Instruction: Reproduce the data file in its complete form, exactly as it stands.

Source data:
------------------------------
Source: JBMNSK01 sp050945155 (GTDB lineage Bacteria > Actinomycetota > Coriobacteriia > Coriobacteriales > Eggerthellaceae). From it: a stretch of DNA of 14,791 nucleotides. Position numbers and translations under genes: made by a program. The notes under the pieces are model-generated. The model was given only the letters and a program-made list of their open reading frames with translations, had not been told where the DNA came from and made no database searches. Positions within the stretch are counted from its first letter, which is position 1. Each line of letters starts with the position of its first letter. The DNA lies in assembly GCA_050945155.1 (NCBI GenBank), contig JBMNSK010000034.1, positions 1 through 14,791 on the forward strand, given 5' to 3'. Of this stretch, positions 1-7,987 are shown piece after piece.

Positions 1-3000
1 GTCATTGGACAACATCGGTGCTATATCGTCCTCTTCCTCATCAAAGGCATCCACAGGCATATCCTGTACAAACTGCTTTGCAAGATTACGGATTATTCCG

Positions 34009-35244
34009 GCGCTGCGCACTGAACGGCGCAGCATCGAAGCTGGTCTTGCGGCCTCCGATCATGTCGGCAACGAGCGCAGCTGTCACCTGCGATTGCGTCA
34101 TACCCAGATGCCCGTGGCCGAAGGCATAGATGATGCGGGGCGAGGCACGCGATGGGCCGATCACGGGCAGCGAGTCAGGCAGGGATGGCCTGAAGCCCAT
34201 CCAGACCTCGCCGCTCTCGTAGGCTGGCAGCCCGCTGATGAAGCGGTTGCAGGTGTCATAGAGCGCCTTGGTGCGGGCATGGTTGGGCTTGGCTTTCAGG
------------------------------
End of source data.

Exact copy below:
Source: JBMNSK01 sp050945155 (GTDB lineage Bacteria > Actinomycetota > Coriobacteriia > Coriobacteriales > Eggerthellaceae). From it: a stretch of DNA of 14,791 nucleotides. Position numbers and translations under genes: made by a program. The notes under the pieces are model-generated. The model was given only the letters and a program-made list of their open reading frames with translations, had not been told where the DNA came from and made no database searches. Positions within the stretch are counted from its first letter, which is position 1. Each line of letters starts with the position of its first letter. The DNA lies in assembly GCA_050945155.1 (NCBI GenBank), contig JBMNSK010000034.1, positions 1 through 14,791 on the forward strand, given 5' to 3'. Of this stretch, positions 1-7,987 are shown piece after piece.

Positions 1-3000
1 GTCATTGGACAACATCGGTGCTATATCGTCCTCTTCCTCATCAAAGGCATCCACAGGCATATCCTGTACAAACTGCTTTGCAAGATTACGGATTATTCCG

Positions 34009-35244
34009 GCGCTGCGCACTGAACGGCGCAGCATCGAAGCTGGTCTTGCGGCCTCCGATCATGTCGGCAACGAGCGCAGCTGTCACCTGCGATTGCGTCA
34101 TACCCAGATGCCCGTGGCCGAAGGCATAGATGATGCGGGGCGAGGCACGCGATGGGCCGATCACGGGCAGCGAGTCAGGCAGGGATGGCCTGAAGCCCAT
34201 CCAGACCTCGCCGCTCTCGTAGGCTGGCAGCCCGCTGATGAAGCGGTTGCAGGTGTCATAGAGCGCCTTGGTGCGGGCATGGTTGGGCTTGGCTTTCAGG